What’s cooking in Kansas

Posted on Dec 2, 2016 in Alumni News and News

Back in 1989, when Frank, c’75, and Jayni Carey published The Kansas Cookbook: Recipes from the Heartland, people who grew their own vegetables, bought meat from a local rancher or favored the village diner over corporate chain restaurants most likely weren’t called locavores or foodies. A lot has changed since then, and in their long-awaited follow-up, The New Kansas Cookbook: Rural Roots, Modern Table, the Careys share 220 recipes that highlight this “new twist on the way we cook.”

The New Kansas Cookgood: Rural Roots, Modern TableReflecting the growing popularity of “farm-to-table” and local, seasonal cuisine, The New Kansas Cookbook updates traditional homemade favorites like vegetable beef soup, chicken and noodles and apple strudel while also tapping the expertise of the growing ranks of Kansas chefs, bakers and brewers with dishes that showcase local products. Standouts include Vanilla Bean Buffalo Sweat Maple Bread (it features a popular beer from Manhattan’s Tallgrass Brewing Company, not bison perspiration) and Chestnut Cornbread Dressing, which uses as its chief ingredient the distinctive nuts grown by Chestnut Charlies of Lawrence.

Whether drawn from chefs or home cooks or from the Careys (who together published two other cookbooks; collaborated on Jayni’s local television cooking show, “Jayni’s Kitchen”; and contributed a feature story to the summer food issue of Kansas Alumni), the recipes show how today’s Kansas cooks embrace ethnic cuisines, sophisticated cooking techniques and ingredients both exotic and local. A particularly apt example is Grandmother Quillec’s Roasted Pork Tenderloin with Prunes, which adapts a family recipe from the Provence region of France that has long been a staple of Café Provence, a Kansas City bistro named one of the Top 100 restaurants in the United States by OpenTable and best overall restaurant in Kansas City by Zagat. Pork tenderloin, a Midwestern staple, combines with Port wine and special French prunes in a dish inspired by family tradition and refined by the creativity of a respected chef. Mix that inclusive approach to cooking with the lively features on Kansas people and foodways that the Careys sprinkle throughout, add a heaping helping of artful illustrations drawn by Kansas artist Louis Copt, ’96, and you have a recipe for a delightful cookbook that serves up a full menu of delectable dishes, from every-day to special occasion.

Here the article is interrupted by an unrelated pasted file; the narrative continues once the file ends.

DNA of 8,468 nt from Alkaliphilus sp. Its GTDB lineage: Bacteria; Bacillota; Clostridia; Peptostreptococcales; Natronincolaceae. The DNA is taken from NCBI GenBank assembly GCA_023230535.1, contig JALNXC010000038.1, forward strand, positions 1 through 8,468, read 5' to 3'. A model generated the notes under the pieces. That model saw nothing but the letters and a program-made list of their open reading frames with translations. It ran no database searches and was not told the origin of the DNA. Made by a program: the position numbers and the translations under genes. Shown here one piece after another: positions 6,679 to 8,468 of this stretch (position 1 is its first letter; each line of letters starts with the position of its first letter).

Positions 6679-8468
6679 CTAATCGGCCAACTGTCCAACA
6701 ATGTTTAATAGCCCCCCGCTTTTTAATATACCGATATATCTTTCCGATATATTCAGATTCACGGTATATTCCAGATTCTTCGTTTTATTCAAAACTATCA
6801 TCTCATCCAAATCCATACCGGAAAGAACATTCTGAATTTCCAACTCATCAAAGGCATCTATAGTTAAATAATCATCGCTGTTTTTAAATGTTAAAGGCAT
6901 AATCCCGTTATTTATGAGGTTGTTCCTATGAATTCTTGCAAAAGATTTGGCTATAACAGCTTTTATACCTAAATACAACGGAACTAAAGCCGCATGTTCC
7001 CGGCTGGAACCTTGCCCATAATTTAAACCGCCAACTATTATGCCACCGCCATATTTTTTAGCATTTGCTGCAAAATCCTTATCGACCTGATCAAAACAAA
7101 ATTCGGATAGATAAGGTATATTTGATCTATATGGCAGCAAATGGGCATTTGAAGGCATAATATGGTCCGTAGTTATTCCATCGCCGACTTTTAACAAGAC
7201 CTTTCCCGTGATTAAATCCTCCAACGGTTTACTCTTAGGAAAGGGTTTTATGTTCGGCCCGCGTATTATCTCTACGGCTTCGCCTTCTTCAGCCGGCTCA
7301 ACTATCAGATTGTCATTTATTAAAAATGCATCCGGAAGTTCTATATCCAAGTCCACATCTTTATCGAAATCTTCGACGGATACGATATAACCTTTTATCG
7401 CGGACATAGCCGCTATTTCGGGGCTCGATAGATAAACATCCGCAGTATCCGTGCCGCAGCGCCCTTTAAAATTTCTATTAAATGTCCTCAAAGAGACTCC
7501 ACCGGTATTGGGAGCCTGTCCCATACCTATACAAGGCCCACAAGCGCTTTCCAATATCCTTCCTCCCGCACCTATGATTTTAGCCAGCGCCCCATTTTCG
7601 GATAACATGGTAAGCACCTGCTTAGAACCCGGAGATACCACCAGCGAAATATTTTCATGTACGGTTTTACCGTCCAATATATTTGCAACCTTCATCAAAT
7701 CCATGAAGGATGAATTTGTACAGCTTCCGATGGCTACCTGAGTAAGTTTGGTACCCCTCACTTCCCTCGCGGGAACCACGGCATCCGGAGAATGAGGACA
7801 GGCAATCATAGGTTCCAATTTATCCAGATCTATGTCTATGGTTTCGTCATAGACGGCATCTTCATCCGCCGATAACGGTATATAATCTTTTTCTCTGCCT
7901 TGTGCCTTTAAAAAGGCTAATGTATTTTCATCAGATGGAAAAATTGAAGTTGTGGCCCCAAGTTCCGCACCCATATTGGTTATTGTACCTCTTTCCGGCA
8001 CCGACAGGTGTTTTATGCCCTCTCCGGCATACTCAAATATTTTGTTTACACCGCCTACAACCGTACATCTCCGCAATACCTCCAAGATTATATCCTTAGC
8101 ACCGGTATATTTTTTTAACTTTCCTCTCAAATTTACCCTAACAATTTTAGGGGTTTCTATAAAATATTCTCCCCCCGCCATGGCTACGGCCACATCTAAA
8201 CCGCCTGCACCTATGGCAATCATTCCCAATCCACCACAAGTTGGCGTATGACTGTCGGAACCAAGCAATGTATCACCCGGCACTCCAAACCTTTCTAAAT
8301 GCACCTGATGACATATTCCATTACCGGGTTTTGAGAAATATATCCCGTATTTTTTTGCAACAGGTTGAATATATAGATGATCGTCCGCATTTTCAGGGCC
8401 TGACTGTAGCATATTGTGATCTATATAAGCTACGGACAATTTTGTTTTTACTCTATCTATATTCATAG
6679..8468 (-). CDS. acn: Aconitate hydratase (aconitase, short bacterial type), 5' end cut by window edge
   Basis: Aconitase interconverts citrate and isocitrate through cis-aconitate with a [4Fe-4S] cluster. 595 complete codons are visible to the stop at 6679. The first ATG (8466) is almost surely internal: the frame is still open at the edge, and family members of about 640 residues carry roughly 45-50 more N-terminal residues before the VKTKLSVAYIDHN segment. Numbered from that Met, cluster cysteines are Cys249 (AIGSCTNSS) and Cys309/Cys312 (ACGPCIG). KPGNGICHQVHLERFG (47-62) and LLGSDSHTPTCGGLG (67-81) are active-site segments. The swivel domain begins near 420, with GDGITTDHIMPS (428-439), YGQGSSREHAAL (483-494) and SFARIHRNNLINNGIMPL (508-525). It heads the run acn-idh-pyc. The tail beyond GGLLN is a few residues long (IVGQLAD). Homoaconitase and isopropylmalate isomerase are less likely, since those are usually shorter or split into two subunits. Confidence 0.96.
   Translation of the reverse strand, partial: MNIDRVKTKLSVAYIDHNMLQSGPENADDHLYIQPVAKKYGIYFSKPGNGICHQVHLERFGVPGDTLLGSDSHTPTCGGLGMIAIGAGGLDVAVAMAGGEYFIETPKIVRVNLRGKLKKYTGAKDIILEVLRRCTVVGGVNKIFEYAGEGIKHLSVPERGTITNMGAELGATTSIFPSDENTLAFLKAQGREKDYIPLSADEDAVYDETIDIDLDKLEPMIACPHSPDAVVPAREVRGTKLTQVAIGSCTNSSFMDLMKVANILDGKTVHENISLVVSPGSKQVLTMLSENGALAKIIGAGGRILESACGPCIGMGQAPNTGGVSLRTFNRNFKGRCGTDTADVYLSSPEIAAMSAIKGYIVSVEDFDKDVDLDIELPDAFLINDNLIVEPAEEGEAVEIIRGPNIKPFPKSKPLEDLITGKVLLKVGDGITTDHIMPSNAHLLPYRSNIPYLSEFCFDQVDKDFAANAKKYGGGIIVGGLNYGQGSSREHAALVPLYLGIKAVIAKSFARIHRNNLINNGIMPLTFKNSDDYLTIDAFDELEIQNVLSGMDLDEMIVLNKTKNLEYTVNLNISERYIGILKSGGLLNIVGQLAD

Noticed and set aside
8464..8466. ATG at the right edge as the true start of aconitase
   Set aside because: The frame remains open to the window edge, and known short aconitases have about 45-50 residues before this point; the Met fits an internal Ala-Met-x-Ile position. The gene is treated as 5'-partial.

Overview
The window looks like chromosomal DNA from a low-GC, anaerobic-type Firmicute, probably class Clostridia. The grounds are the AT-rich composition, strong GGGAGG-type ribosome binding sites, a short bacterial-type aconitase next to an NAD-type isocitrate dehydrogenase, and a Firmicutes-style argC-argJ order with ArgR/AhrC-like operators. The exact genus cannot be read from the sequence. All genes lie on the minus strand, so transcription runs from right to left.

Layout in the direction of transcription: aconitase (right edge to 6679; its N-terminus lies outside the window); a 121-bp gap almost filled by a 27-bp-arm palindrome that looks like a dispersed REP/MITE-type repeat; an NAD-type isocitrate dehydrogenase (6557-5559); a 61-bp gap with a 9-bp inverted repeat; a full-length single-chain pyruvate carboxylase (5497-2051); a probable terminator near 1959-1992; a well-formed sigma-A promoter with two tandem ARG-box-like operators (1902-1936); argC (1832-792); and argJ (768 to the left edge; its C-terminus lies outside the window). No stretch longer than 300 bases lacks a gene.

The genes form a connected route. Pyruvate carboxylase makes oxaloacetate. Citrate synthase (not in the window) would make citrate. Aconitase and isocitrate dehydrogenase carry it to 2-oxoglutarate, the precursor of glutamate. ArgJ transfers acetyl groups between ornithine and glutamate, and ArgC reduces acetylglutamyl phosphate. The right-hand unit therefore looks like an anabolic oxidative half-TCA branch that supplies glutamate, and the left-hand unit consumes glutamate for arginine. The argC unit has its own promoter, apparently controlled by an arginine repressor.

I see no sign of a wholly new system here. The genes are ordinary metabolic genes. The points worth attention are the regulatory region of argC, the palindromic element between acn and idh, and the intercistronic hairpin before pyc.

—Steven Hill

The New Kansas Cookbook, by Frank and Jayni Carey with illustrations by Louis Copt, is published by the University Press of Kansas and is available for $29.95.

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What’s cooking, Kansas?

Posted on Nov 12, 2014 in Alumni News and News

Calling all cooks: The University Press of Kansas and authors Frank and Jayni Carey are seeking original recipes from Kansas residents to be included in The New Kansas Cookbook.

Twenty-five years ago, Frank, c’75, and Jayni co-authored The Kansas Cookbook: Recipes from the Heartland. That cookbook became a staple in the kitchen and focused on recipes based on farm traditions, early settlers’ ethnic heritage and favorite family recipes. Now, 25 years later and the Kansas culinary scene is vibrant with bustling farmer’s markets, CSAs and locally sourced ingredients from artisan cheese makers, wineries, and other local producers. To chronicle this dynamic shift in Midwest cooking, the Careys seek recipes that reflect how Kansans cook today.

Do you have a favorite sweet corn recipe? Know what to do with too much zucchini? Or maybe you have a great story about your backyard garden, growing your own crops or the bees you keep.

Current Kansas residents are eligible to submit original recipes and stories for possible inclusion in the cookbook. Only original recipes will be considered, and the recipes should focus on fresh Kansas ingredients—no canned soups or packaged mixes.

Kansas cooks have much to contribute to the Midwestern foodscape. In addition to culinary pride, if your recipe is selected for the project, you’ll receive a free copy of the book.

Stories and recipes can be submitted through Facebook at www.facebook.com/NewKansasCookbook, using the tab on the page that says “submit your recipe.” Or, mail your recipe to The New Kansas Cookbook, P.O. Box 1351, Lawrence, KS 66044. More information is available here.

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